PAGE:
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Several text classification tasks such as sentiment analysis, news categorization, multi-label classification and opinion classification are challenging problems even for modern deep learning networks. Recently, Capsule Networks (CapsNets) are proposed for image classification. It has been shown that CapsNets have several advantages over Convolutional Neural Networks (CNNs), while their validity in the domain of text was less explored. In this paper, we propose a novel hybrid architecture viz., BGCapsule, which is a Capsule model preceded by an ensemble of Bidirectional Gated Recurrent Units (BiGRU) for several text classification tasks. We employed an ensemble of Bidirectional GRUs for feature extraction layer preceding the primary capsule layer. The hybrid architecture, after performing basic pre-processing steps, consists of five layers: an embedding layer based on GloVe, a BiGRU-based ensemble layer, a primary capsule layer, a flatten layer and fully connected ReLU layer followed by a fully connected softmax layer. To evaluate the effectiveness of BGCapsule, we conducted extensive experiments on five benchmark datasets (ranging from 10,000 records to 700,000 records) including Movie Review (MR Imdb 2005), AG’s News dataset, Dbpedia ontology dataset, Yelp Review Full dataset and Yelp review polarity dataset. These benchmarks cover several text classification tasks such as news categorization, sentiment analysis, multiclass classification, multi-label classification and opinion classification. We found that our proposed architecture (BGCapsule) achieves better accuracy compared to the existing methods without the help of any external linguistic knowledge such as positive sentiment keywords and negative sentiment keywords. Further, BGCapsule converged faster compared to other extant techniques.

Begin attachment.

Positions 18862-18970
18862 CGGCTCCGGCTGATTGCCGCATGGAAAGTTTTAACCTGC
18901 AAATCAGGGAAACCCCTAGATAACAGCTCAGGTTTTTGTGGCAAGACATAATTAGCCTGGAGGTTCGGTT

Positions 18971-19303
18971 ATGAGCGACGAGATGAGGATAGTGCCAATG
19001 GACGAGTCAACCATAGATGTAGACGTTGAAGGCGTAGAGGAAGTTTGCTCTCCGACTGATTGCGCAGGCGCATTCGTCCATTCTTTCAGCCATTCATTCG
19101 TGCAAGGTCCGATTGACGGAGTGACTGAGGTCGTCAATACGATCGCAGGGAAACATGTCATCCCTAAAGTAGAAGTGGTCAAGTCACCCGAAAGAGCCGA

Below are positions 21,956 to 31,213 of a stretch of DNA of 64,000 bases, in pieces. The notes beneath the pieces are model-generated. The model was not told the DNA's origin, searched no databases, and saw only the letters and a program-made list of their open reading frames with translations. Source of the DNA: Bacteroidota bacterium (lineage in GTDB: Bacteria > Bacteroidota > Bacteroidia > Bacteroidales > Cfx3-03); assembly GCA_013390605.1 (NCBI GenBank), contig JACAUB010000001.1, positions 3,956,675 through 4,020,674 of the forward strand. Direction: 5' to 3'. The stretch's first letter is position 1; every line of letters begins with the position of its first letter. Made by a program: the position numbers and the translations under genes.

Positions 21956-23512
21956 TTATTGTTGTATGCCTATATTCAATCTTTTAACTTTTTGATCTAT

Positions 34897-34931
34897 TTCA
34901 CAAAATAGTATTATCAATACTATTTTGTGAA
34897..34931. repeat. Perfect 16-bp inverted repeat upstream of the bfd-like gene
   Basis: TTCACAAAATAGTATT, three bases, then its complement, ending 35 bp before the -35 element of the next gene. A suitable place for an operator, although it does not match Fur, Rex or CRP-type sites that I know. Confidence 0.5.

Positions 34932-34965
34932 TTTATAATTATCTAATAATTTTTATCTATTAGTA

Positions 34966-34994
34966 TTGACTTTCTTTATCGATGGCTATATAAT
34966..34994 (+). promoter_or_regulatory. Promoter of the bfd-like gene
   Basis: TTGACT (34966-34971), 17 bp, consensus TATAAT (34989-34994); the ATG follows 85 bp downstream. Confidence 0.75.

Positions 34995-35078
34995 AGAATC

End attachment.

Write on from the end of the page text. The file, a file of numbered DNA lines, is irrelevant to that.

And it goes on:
... Given the data set, we directly train traditional and recent deep learning classification models [1,7,8] on this data set, but we find that their performance is not ideal. This is because the success of depth models needs a lot of data support, and the data-hunger nature of depth models leads to their poor performance when there is less data. ...
... We use three classical classification models: AlexNet [8], VGG19 [7], and ResNet101 [1]. Comparing multiple models, we can analyze that our method is effective and has strong generalization ability. ...